Audrey Allen, 54, stands in front of her garage wearing a "Vote!" shirt as she hands out early voting registration forms on July 8, 2020, in Powder Springs, Ga.
3. National Black Voter Day is directly addressing Black voter suppression.
Various laws and structural systems, disproportionately impact people of color and contribute to voter suppression across the country. The primary election this spring highlighted some of these barriers.
“In states like Wisconsin, Georgia, Kentucky, and Pennsylvania during the primary season, long lines, polling place closures, poll worker shortages, and insufficient training, broken machines, and surges in absentee ballot requests that went unfulfilled left many voters — particularly voters of color — unable to safely exercise their fundamental right to vote,” Leigh Chapman, voting rights program director at the Leadership Conference on Civil and Human Rights, told Global Citizen via email.
Black voters are even more at risk of voter suppression during the COVID-19 pandemic. School and government office closures like DMVs and the cancellation of in-person voter registration events have already created a decline in voter registration. Voter registration volunteers also can no longer canvas door to door, and online registration isn’t an option in every state.
Voter suppression has historically threatened the Black community’s well-being by silencing their ability to have a say about the issues and policies that impact their lives. Making sure Black voters understand their rights and the voting process is key to ensuring that the Black vote is heard.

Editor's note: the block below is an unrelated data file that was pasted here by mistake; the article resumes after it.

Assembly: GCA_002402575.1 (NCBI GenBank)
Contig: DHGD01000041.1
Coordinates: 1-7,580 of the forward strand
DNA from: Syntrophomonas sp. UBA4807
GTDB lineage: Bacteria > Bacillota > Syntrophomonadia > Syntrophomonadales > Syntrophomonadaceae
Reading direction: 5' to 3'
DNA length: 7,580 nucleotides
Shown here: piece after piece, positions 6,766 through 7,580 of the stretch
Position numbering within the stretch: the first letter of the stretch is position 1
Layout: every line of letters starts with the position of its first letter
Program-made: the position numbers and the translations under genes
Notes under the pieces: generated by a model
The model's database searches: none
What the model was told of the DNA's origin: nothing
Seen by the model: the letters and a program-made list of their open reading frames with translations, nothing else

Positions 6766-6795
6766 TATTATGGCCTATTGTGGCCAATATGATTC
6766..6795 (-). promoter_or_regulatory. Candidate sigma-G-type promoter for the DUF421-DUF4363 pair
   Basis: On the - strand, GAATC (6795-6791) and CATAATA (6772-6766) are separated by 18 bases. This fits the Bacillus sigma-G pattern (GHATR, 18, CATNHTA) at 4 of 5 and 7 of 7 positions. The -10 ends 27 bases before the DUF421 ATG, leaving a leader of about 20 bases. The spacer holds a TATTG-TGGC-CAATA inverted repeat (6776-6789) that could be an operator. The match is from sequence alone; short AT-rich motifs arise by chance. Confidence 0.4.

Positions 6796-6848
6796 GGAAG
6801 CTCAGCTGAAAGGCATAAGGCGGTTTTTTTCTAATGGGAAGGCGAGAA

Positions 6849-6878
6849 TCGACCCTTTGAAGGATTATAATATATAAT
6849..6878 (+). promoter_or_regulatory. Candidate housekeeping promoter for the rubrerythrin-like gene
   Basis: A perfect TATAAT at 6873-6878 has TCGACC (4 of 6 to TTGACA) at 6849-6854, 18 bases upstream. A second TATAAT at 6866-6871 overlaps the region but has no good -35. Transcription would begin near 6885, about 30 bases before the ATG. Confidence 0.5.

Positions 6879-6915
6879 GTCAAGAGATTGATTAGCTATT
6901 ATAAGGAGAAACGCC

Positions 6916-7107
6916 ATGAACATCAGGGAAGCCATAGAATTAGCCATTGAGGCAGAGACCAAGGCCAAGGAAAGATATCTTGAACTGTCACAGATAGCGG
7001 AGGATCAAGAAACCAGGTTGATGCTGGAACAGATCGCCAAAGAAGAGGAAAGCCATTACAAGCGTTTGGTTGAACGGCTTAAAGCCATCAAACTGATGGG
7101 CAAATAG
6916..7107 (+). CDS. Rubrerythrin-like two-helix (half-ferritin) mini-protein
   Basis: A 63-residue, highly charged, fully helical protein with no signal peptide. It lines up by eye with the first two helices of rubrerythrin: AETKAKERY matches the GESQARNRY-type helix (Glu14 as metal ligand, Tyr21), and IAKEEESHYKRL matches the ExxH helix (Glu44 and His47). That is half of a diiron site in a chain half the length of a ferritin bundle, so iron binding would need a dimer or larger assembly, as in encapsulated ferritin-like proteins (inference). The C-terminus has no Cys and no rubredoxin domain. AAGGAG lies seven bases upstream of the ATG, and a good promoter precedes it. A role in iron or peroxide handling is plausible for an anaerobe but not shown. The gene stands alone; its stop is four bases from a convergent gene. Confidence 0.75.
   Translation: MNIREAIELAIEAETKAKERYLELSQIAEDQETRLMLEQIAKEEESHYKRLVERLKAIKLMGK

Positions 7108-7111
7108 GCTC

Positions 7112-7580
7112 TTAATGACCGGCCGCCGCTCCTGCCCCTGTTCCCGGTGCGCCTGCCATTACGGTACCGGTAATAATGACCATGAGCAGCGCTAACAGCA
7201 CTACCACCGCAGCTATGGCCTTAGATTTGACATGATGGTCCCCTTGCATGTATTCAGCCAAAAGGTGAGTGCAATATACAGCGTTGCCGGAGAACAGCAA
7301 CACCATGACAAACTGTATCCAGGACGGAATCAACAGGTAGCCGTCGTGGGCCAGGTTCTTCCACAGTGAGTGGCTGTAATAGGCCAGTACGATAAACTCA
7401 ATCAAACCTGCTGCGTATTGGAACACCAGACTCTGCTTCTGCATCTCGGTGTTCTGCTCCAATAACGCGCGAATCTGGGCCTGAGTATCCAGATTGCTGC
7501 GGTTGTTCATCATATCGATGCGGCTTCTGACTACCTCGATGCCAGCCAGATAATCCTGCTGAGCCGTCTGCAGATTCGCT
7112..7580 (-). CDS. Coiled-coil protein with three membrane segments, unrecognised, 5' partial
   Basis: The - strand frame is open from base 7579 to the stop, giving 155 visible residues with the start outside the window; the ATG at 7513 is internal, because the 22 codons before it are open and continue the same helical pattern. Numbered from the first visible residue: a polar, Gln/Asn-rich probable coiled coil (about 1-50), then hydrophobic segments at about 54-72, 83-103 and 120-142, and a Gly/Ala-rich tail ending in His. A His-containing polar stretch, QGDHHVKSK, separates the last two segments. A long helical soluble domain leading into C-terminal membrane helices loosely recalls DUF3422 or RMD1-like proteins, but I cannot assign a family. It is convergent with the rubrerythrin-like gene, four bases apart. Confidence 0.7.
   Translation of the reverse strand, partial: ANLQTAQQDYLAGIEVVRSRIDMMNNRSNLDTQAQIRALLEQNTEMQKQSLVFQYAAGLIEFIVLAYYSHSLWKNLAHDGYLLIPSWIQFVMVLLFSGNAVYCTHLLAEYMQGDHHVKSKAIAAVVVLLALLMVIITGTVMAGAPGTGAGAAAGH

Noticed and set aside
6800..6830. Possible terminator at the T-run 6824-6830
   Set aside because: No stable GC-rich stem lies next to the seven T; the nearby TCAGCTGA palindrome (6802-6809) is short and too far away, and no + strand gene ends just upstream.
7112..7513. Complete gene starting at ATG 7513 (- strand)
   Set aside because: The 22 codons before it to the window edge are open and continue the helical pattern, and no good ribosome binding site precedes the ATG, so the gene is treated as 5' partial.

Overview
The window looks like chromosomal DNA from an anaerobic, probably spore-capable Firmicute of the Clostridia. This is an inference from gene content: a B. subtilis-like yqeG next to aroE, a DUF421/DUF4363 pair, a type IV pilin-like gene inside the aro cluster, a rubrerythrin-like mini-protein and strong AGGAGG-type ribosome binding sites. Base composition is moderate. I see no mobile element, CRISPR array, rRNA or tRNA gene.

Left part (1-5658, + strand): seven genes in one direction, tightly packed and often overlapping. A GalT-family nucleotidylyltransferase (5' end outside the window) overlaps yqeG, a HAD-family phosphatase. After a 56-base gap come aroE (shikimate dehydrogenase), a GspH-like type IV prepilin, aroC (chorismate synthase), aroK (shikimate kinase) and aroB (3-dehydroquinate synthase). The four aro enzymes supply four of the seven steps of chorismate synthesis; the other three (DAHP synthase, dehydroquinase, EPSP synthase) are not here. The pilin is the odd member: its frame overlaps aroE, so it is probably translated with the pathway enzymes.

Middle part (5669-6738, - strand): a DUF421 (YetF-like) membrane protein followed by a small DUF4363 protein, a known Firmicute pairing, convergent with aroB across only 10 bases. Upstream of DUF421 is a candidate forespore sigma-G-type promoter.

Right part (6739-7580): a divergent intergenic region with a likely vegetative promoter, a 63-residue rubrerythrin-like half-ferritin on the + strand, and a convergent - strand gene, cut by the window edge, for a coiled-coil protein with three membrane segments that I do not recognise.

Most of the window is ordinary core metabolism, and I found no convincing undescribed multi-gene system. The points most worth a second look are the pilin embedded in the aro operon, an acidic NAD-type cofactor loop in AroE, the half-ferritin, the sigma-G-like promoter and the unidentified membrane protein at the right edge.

“Given this country’s history of erasure and denying marginalized people a voice, this moment calls for us to guard against any obstacles to prevent our communities from rightfully exercising the right to vote in the upcoming election,” Chapman said. “Without a functional democracy in which everyone is included, heard, and represented, we cannot make real progress on civil and human rights issues like affordable health care, fair wages, educational equity, and justice reform — to name just a few.”
4. A few easy steps can help ensure every Black vote counts.
#ReclaimYourVote is recommending five voting steps this election. The campaign first suggests registering, and double-checking registration status to make sure it worked. Registered voters should then make a plan to vote ahead of time, whether that’ll by absentee, mail-in, or safely in person. Lastly, the campaign advises voters to learn about the issues on the ballot, find out who’s running, and rally other people to vote before voting early.
Visit BET.com/ReclaimYourVote to learn more.
Global Citizen and HeadCount have teamed up to launch Just Vote, a campaign mobilizing young Americans to register to vote ahead of the 2020 election and beyond. As part of the campaign, your favorite artists and entertainers are offering exclusive experiences, performances, and memorabilia — and they can only be unlocked once eligible voters check their voter registration status. Learn more about Just Vote and how you can take action here.